Plaintiff alleged that Newegg falsely advertised that its prices were discounted by listing beside its offered price a list price in strike-through type and often adding a “__% off”. The list price and % off allegedly did not conform to any market price or competitor’s price but was simply made up. This decision holds that plaintiff, who allegedly bought two products from Newegg in reliance on the falsely advertised discount, had the standing to sue under the UCL, FAL, and CLRA. The payment of money for a product that the plaintiff would not have purchased but for the false advertising is sufficient economic injury to confer standing to sue under all three statutes. This is true even when the relied upon false advertising concerns price rather than an attribute of the product sold. In this situation, the plaintiff need not allege the product he received was worth less than, or not functionally equivalent to, the product as it was advertised.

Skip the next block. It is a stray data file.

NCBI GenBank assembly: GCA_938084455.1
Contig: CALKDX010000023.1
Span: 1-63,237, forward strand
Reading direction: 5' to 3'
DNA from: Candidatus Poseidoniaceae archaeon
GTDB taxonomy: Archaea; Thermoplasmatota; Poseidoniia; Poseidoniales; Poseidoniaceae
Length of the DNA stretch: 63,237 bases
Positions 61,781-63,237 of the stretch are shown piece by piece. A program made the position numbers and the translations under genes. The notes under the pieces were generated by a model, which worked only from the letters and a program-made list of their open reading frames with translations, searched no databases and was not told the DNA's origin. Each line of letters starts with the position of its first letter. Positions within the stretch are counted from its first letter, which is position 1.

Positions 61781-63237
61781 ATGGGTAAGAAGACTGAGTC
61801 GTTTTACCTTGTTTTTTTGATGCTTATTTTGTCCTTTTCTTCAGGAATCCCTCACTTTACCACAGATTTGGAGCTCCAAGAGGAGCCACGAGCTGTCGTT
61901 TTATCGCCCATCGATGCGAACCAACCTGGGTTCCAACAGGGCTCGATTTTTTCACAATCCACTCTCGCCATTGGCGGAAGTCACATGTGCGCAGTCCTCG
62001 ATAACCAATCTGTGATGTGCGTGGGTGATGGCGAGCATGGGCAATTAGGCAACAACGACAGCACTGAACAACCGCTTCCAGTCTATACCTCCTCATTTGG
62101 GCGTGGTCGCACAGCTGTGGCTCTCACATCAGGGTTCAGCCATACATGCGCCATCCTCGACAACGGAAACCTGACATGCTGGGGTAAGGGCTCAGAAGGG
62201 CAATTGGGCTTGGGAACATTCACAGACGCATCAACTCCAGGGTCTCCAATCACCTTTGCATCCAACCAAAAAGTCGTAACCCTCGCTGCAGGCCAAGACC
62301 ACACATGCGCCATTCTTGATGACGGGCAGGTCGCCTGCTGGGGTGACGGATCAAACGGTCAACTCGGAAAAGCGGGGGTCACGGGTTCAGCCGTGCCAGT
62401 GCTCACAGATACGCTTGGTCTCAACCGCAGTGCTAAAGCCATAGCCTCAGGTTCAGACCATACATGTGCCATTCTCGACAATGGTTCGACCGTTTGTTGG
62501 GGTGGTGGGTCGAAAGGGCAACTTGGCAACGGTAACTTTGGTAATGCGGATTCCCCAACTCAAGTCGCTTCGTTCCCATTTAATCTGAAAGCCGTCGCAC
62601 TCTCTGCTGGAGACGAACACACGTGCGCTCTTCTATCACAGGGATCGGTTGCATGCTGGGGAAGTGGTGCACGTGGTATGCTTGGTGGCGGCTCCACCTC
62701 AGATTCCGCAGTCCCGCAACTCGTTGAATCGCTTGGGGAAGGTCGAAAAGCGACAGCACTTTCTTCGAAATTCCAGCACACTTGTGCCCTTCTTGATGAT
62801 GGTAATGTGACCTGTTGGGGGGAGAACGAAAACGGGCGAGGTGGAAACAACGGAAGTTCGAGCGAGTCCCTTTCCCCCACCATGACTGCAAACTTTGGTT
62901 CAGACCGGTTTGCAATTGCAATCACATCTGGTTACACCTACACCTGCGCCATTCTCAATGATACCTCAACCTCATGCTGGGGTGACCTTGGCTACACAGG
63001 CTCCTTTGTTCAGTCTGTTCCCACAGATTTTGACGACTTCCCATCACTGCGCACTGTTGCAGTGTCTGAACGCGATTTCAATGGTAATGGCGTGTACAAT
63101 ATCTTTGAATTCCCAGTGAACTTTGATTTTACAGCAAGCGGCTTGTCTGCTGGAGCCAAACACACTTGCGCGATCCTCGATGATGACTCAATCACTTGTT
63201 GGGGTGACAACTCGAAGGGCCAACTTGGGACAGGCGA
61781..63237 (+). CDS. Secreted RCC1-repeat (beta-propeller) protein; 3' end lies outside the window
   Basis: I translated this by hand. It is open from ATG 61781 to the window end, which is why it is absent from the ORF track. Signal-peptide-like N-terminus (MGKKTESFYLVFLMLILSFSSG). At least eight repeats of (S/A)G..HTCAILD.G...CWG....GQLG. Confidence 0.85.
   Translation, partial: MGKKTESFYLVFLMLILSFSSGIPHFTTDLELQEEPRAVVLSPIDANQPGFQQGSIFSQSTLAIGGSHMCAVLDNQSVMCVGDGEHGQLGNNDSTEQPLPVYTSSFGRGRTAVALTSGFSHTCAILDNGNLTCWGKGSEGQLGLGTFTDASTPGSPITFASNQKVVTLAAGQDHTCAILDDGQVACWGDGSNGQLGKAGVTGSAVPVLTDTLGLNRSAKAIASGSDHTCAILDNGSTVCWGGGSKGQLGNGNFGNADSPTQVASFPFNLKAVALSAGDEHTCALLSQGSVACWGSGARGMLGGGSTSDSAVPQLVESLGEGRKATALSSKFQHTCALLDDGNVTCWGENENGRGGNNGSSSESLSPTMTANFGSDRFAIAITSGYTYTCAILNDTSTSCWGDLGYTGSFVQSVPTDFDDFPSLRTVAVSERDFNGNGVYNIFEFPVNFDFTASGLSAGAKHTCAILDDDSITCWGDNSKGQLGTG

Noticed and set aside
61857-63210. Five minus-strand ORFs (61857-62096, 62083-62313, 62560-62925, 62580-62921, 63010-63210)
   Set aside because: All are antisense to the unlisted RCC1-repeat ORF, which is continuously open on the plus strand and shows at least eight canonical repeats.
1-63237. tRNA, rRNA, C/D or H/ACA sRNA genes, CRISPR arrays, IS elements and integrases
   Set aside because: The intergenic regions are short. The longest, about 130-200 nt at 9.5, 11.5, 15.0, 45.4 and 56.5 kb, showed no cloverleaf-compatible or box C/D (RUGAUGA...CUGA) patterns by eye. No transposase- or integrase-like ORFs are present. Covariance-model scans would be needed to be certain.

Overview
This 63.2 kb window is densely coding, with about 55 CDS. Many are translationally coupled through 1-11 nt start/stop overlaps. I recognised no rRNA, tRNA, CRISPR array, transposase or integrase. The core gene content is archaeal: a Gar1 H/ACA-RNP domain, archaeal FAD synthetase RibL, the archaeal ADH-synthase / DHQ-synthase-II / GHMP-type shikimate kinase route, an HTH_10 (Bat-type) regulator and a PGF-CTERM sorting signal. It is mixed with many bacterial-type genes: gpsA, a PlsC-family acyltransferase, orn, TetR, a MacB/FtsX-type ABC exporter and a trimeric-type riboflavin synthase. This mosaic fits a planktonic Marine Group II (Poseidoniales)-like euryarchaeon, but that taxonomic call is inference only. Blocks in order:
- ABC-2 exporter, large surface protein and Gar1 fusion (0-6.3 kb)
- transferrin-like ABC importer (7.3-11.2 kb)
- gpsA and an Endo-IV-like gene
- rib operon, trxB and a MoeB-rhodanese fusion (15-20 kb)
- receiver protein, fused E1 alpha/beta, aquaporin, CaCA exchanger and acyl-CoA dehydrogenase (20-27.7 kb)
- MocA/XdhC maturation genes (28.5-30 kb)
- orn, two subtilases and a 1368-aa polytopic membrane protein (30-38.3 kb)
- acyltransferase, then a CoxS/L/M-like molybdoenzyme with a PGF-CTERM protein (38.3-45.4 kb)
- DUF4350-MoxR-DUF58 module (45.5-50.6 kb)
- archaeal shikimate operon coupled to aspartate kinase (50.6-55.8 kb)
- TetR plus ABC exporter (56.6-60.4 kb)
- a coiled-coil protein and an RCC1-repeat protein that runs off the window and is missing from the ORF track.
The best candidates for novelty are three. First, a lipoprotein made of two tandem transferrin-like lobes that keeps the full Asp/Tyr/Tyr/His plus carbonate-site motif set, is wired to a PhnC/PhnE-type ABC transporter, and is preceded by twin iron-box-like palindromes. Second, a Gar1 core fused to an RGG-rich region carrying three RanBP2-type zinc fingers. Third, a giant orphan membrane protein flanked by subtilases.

California Court of Appeal, Second District, Division 7 (Zelon, Acting P.J.); July 31, 2018; 2018 Cal. App. LEXIS 665